Helicopter specific hybrid cable and connectors are being designed to carry both signal and power within one cable and this significantly reduces the space and weight of the complete system. This SWaP, (small, low weight and power), cable format is built to handle extreme environmental exposure and are ruggedized for high reliability.
Connectors and cable must offer continuous high signal integrity during constant vibration and occasional shock experienced in helicopter operations. Omnetics and other Micro and Nano connector developers have provided a number of variations of interconnect systems that specifically serve this rapidly growing industry. Small sized connectors depend heavily on constant metal-to-metal interface during use. Helicopter manufacturers must focus on materials and design basics that have passed all the test specifications listed in MIL-DTL-83513 for the Micro size connectors and the specifications listed in MIL-DTL-32139 for Nano-D connectors.
Unmanned helicopter/VTOL UAV designers can benefit from years of successful applications that connectors have supported in manned helicopters. Inside the cockpit, high-density displays are connected to the data computers via high-density strip connectors. In the Army’s Arrowhead Apache’s electro/optical fire control systems use micro connectors that operate the target-acquisition, day and night vision sensors as well as rangefinders and laser spot trackers.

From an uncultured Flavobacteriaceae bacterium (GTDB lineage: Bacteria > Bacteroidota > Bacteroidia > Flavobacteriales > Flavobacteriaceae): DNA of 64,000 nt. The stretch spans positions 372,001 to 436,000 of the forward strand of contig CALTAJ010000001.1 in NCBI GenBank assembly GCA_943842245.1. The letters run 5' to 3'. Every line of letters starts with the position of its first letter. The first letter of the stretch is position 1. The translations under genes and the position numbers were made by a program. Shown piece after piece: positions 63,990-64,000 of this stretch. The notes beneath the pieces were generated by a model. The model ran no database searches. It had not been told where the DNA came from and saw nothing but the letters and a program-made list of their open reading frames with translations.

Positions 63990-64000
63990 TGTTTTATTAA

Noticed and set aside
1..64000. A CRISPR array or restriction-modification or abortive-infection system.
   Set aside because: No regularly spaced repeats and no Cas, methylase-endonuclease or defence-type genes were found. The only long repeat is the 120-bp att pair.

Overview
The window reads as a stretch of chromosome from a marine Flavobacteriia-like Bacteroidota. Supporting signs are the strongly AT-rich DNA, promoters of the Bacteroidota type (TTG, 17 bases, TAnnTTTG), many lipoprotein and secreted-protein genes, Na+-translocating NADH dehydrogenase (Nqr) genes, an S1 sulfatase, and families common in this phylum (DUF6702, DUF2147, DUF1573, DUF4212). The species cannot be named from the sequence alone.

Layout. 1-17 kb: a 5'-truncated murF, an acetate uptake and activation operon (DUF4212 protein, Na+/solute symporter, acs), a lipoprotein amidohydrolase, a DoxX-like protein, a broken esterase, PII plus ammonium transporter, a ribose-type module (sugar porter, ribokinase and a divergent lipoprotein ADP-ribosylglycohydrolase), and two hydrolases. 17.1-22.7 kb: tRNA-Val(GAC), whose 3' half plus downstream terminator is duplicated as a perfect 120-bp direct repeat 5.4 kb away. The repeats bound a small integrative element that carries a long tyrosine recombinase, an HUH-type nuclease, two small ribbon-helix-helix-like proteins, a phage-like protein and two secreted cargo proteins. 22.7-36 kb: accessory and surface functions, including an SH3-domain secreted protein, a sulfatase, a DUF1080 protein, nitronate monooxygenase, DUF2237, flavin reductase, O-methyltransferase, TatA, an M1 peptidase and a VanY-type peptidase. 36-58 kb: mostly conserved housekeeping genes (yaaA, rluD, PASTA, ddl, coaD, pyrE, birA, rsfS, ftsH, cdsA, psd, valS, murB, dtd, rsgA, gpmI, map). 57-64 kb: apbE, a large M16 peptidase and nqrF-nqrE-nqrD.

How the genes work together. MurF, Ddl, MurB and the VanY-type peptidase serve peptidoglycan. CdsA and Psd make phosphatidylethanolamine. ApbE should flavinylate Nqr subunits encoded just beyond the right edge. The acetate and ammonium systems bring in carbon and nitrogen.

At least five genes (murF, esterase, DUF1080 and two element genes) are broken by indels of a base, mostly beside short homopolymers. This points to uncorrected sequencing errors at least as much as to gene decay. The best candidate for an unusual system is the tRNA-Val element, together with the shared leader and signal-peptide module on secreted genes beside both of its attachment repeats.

To meet the rugged requirements of helicopters, connectors are constructed into unique shapes and wiring patterns – various connector formats are often required to match up the modular designs used in a helicopter. Ultra-low profile and rugged connectors are a perfect fit for inside-the-box. The key elements, pins and sockets, have passed QPL standard tests in complimentary designs – accomplished through the use of beryllium-copper spring metal-pins for mating and employ nickel and gold plating. The insulator body is molded of high-strength liquid crystal polymer or polyphenol sulfide, which provides excellent dielectric qualities to help manage signal quality and the ruggedness. Up to 30 gauge Teflon® insulated stranded wires are used to provide up to 1 Amp of current.